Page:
While the majority of people only know Jimmy Olsen as Superman’s dopey redhead sidekick, the character has a long history as the conduit for really strange shit. In the pages of the Silver Age Superman’s Pal Jimmy Olsen, the young Daily Planet photographer would land in wild situations that often involved physical transformation, leaning into the madcap aspects of living in a superhero world. Jack Kirby introduced his iconic Fourth World characters when he jumped from Marvel to DC and took over Jimmy Olsen, then DC’s lowest-selling title, and while those stories were underappreciated in their day, they give Superman’s Pal Jimmy Olsen a legendary pedigree. The series is back this summer, marking another DC debut by a creator who broke out with his work at Marvel: Matt Fraction.
While Hawkeye didn’t wrap until 2015, Fraction more or less cut ties with Marvel Comics in 2013, when he decided to drop his other books to pursue creator-owned work for Image. He moved far away from superheroes on titles like Satellite Sam (erotic historical fiction), Sex Criminals (erotic crime comedy), and ODY-C (erotic sci-fi reimagining of mythology), so it’s a surprise to see him attached to a new corporate superhero book, and at DC Comics, no less. Featuring art by Steve Lieber, colorist Nathan Fairbairn, and letterer Clayton Cowles, Superman’s Pal Jimmy Olsen #1 (DC) gleefully embraces Jimmy’s wacky history but still brings in the understated energy that grounded Hawkeye, a fusion of styles that makes for an especially compelling debut.
After spending years following whatever creative instinct he had without restriction, Fraction returns to the confines of Big Two superheroes with bold ideas for the story structure. He’s taking heavy inspiration from the past, breaking each issue down into individual chapters that each have their own funny introductions and a clear beginning, middle, and end. It gives Jimmy Olsen a very different rhythm than other superhero titles, and allows the creative team to make big jumps between chapters by treating them as separate units that come together to form a cohesive narrative.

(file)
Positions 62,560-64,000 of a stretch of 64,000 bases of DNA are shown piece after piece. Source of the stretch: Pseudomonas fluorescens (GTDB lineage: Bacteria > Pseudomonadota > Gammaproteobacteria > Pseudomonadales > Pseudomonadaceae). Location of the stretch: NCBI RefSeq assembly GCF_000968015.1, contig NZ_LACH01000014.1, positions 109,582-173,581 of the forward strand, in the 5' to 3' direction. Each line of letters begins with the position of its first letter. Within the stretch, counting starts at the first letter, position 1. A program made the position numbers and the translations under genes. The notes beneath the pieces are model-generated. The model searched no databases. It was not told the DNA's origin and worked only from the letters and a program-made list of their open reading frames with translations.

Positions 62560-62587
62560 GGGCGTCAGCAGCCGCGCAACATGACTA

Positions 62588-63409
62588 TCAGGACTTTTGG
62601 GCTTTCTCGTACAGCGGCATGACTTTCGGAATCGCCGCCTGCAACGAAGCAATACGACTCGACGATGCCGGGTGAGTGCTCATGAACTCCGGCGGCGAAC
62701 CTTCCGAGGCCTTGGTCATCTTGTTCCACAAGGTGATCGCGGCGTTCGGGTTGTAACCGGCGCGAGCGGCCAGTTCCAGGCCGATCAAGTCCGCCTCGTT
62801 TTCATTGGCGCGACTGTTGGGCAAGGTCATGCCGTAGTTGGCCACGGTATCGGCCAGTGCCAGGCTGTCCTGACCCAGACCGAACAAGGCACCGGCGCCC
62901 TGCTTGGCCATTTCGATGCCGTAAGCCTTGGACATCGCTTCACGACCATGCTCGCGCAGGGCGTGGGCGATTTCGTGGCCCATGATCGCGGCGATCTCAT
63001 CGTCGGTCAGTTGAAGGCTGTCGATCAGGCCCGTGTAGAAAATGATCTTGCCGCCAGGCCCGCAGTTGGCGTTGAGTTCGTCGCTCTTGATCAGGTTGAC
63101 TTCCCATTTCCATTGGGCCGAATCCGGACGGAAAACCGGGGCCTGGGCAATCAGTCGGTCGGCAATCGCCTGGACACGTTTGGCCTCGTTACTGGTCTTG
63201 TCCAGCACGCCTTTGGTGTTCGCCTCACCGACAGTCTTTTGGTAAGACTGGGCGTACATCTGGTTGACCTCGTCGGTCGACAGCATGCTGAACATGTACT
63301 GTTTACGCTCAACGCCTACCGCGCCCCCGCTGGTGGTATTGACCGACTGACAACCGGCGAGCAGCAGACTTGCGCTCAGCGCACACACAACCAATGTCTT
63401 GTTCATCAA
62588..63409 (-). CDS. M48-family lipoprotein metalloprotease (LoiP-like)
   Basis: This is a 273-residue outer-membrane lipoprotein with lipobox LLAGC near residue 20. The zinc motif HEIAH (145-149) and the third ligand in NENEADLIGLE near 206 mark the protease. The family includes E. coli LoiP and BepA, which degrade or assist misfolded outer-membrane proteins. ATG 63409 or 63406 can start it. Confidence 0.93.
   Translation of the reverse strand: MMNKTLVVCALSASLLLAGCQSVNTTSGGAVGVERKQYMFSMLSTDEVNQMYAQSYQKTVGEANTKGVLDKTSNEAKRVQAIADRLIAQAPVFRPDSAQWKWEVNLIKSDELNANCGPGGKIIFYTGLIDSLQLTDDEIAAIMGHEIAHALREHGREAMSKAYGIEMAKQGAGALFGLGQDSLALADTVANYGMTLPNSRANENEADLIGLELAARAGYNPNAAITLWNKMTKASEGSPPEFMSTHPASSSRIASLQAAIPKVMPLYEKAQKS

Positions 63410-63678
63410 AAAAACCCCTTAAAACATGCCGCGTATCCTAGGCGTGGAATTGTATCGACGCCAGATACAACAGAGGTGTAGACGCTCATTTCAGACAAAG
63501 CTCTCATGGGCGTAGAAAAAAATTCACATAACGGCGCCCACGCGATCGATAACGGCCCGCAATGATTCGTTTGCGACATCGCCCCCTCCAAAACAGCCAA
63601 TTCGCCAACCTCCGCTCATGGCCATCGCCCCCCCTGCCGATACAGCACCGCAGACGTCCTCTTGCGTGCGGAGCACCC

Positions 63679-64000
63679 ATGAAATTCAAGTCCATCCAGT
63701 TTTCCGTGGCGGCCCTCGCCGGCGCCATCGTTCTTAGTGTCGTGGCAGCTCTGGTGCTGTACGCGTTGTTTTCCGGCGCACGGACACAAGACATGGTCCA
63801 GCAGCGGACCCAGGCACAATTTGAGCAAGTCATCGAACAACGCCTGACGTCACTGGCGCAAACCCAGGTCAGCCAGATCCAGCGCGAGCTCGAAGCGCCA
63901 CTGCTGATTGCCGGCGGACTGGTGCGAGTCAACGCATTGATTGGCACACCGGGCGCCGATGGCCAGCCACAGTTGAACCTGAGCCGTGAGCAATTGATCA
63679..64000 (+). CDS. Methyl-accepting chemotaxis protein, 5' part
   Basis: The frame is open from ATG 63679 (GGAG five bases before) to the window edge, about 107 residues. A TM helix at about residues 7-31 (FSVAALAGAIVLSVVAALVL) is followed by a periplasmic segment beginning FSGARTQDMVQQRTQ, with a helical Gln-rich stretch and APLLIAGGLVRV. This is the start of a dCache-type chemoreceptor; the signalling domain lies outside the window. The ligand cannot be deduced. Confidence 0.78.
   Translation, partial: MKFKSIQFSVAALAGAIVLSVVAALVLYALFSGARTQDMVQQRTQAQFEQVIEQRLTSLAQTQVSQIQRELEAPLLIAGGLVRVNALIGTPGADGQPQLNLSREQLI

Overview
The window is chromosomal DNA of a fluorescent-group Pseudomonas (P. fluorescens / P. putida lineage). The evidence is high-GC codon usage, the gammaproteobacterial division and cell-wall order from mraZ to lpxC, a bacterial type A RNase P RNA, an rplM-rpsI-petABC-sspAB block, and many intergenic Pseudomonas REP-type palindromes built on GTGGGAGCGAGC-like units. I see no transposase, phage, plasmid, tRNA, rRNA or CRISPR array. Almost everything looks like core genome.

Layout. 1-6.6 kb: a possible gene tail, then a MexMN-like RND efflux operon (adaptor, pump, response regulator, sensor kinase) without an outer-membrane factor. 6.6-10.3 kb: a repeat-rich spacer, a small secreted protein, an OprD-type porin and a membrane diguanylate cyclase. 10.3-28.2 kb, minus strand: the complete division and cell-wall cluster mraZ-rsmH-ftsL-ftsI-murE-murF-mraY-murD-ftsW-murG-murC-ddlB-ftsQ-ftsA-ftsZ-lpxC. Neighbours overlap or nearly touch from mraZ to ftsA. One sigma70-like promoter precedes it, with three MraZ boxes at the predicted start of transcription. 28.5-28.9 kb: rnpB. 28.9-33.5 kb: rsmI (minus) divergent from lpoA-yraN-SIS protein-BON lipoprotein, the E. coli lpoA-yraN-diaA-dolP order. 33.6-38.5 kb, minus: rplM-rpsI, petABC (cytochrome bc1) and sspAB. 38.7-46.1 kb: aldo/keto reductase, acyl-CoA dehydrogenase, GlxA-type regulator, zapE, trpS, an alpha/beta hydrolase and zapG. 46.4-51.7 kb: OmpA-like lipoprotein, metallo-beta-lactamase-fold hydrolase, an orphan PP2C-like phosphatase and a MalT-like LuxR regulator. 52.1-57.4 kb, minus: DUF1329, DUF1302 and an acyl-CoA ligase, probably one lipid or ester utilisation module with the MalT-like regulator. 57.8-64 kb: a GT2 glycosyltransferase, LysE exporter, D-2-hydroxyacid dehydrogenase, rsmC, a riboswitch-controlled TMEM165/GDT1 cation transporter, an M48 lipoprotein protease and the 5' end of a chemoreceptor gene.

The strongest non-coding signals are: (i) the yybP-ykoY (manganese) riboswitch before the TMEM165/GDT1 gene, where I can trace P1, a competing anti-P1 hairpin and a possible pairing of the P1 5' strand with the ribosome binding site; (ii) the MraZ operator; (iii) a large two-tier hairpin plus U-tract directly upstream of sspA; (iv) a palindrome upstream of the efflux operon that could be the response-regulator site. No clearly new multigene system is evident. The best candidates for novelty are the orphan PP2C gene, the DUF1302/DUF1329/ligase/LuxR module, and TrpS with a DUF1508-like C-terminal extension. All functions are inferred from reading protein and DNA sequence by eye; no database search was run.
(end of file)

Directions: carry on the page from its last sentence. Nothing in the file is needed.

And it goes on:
This team’s first Jimmy Olsen story, part of last month’s Superman: Leviathan Rising Special, highlighted the secret agent aspect of Jimmy’s multi-faceted personality, which comes back into play in the final pages of this debut issue as the creative team establishes a new status quo for the 12-part miniseries. Steve Lieber worked with Fraction on the Hurricane Sandy issue of Hawkeye, and his artwork strikes the balance of fantasy and reality that the script demands. Reality takes precedence in the opening scene set in the pre-Metropolis frontier, but then there’s a rush of fantasy when the story veers drastically to drop Jimmy Olsen from Earth’s atmosphere and transform him into Giant Turtle Man.
Fraction continues Brian Michael Bendis’ excellent work with the Daily Planet bullpen, and Lieber’s character acting shines as Jimmy clashes with his superiors. A stand-out page in the bullpen scene breaks down Jimmy’s past adventures in six silent panels, each an evocative image with its own distinct palette and composition. A two-page spread at the end of the issue introduces a new setting for Jimmy to unleash chaos in, and the art team goes into overdrive to deliver a dynamic page-turn reveal of a city full of activity that aggressively projects a dangerous atmosphere. The magic of Hawkeye was in how the entire creative team collaborated to give the book a unique identity that pushed both the genre and the medium forward, and Superman’s Pal Jimmy Olsen has a similarly confidant, cohesive vision that celebrates the past while delivering something totally fresh.